The long-term goals of the work proposed in this grant application are to study neural plasticity of the adult mammalian visual system by adding new sensory input and to develop adeno virus associated vectors that efficiently transduce retinal cells when injected into the vitreous. Experiments that enhance rather than ablate sensory input offer a new avenue of research for answering fundamental questions about the plasticity of the adult visual system and have important implications for the rational design of gene therapy and retinal prostheses. Vectors that can deliver the therapeutic gene by injecting into the vitreous rather than into the subretinal space avoid the risk of damage to the retina from the injection procedure. We have chosen red- green color vision as a model system in which gain of function can be monitored quantitatively at the level of the retina using the electroretinogram and retinal electrophysiology and at the level of the visual cortex with behavioral tests of color vision, cortical physiology, and functional magnetic resonance imaging. Toward these goals we propose two specific aims:
Specific Aim 1. To determine how changes in the photopigments and cone subtypes in the retina affect the responses of retinal ganglion cells and neurons in the primary visual cortex. To determine how the neural responses of cells in treated adults differ from untreated dichromats and trichromats that were born with three cone types. To determine the mechanism the treated monkeys use to make trichromatic color discriminations and how they differ from naturally produced trichromats.
Specific aim 2. To determine whether the level of cone photoreceptor transduction achievable by intravitreal injection of new generation rAAV2 vectors carrying a human L opsin gene under control of the human L opsin promoter and enhancer is sufficient to change a protanopic (dichromatic) monkey's color vision to trichromatic.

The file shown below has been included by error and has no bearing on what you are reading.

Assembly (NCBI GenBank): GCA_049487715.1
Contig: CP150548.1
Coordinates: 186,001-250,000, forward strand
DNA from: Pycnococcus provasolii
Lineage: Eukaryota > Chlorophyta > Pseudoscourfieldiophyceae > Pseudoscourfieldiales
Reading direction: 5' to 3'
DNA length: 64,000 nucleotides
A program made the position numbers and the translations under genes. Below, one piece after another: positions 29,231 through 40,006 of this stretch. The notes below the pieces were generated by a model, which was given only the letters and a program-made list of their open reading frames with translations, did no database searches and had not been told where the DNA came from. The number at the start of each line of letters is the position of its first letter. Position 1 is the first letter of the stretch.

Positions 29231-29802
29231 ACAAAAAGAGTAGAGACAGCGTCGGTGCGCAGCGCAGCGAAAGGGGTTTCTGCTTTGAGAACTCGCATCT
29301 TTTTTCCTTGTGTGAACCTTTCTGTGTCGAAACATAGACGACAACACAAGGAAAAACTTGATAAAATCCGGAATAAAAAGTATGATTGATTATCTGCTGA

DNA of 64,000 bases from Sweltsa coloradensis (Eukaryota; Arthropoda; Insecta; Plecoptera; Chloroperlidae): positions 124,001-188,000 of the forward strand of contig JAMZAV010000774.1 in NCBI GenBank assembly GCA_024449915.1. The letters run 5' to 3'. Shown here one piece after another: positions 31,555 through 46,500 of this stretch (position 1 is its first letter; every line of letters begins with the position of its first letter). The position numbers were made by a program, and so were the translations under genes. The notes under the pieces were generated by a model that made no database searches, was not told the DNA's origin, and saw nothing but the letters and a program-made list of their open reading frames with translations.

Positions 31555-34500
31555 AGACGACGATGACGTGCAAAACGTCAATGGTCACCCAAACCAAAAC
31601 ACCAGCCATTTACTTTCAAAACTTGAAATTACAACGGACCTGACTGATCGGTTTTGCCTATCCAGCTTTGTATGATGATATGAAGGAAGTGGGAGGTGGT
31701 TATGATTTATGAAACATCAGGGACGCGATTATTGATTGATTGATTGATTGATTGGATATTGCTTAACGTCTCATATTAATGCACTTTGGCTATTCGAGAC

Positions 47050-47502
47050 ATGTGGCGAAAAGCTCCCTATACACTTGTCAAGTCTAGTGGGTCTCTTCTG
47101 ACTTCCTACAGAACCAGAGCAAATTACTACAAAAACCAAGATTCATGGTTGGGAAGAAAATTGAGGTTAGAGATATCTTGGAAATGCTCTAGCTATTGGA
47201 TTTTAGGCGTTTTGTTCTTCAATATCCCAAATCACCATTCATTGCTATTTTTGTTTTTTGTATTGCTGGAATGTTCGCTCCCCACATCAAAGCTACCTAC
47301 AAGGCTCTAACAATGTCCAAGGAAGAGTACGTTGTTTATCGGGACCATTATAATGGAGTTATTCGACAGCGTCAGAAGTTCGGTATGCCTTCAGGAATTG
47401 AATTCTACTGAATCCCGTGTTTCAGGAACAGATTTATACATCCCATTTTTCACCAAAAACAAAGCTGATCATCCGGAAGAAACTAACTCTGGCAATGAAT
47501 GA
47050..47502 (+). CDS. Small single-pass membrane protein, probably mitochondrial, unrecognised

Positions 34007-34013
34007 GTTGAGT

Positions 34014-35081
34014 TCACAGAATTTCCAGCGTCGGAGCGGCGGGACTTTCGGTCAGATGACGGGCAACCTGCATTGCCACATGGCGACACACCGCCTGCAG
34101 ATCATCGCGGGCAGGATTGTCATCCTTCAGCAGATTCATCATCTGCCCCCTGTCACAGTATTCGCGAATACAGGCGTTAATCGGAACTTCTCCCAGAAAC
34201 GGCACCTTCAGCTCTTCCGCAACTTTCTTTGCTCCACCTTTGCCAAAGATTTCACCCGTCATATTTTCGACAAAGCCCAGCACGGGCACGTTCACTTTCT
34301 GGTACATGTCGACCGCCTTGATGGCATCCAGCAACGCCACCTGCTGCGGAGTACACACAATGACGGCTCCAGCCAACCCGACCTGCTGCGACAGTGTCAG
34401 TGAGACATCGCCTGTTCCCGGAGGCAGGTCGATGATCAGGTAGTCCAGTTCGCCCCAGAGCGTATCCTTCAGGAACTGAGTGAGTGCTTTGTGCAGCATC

Public Health Relevance

Experiments that enhance rather than ablate sensory input, such as those described in this proposal, offer a new avenue of research for answering fundamental questions about the plasticity of the adult visual system and have important implications for the rational design of gene therapy and retinal prostheses. In addition, the experiments to develop less invasive methods for delivering the gene therapy vectors for retinal disease, will ultimately reduce the risks associated with treatment, making more retinal diseases accessible to this mode of therapy.

Agency
National Institute of Health (NIH)
Institute
National Eye Institute (NEI)
Type
Research Project (R01)
Project #
5R01EY016861-09
Application #
8617275
Study Section
Special Emphasis Panel (ZRG1-BDPE-N (09))
Program Officer
Neuhold, Lisa
Project Start
2005-06-01
Project End
2016-02-29
Budget Start
2014-03-01
Budget End
2015-02-28
Support Year
9
Fiscal Year
2014
Total Cost
$406,909
Indirect Cost
$174,159
Name
University of Washington
Department
Ophthalmology
Type
Schools of Medicine
DUNS #
605799469
City
Seattle
State
WA
Country
United States
Zip Code
98195
Neitz, Maureen; Neitz, Jay (2014) Curing color blindness--mice and nonhuman primates. Cold Spring Harb Perspect Med 4:a017418
Schmidt, Brian P; Neitz, Maureen; Neitz, Jay (2014) Neurobiological hypothesis of color appearance and hue perception. J Opt Soc Am A Opt Image Sci Vis 31:A195-207
Bunce, John A; Isbell, Lynne A; Neitz, Maureen et al. (2011) Characterization of opsin gene alleles affecting color vision in a wild population of titi monkeys (Callicebus brunneus). Am J Primatol 73:189-96
Neitz, Jay; Neitz, Maureen (2011) The genetics of normal and defective color vision. Vision Res 51:633-51
Conway, Bevil R; Chatterjee, Soumya; Field, Greg D et al. (2010) Advances in color science: from retina to behavior. J Neurosci 30:14955-63
Mancuso, Katherine; Hauswirth, William W; Li, Qiuhong et al. (2009) Gene therapy for red-green colour blindness in adult primates. Nature 461:784-7
Mauck, Matthew C; Mancuso, Katherine; Kuchenbecker, James A et al. (2008) Longitudinal evaluation of expression of virally delivered transgenes in gerbil cone photoreceptors. Vis Neurosci 25:273-82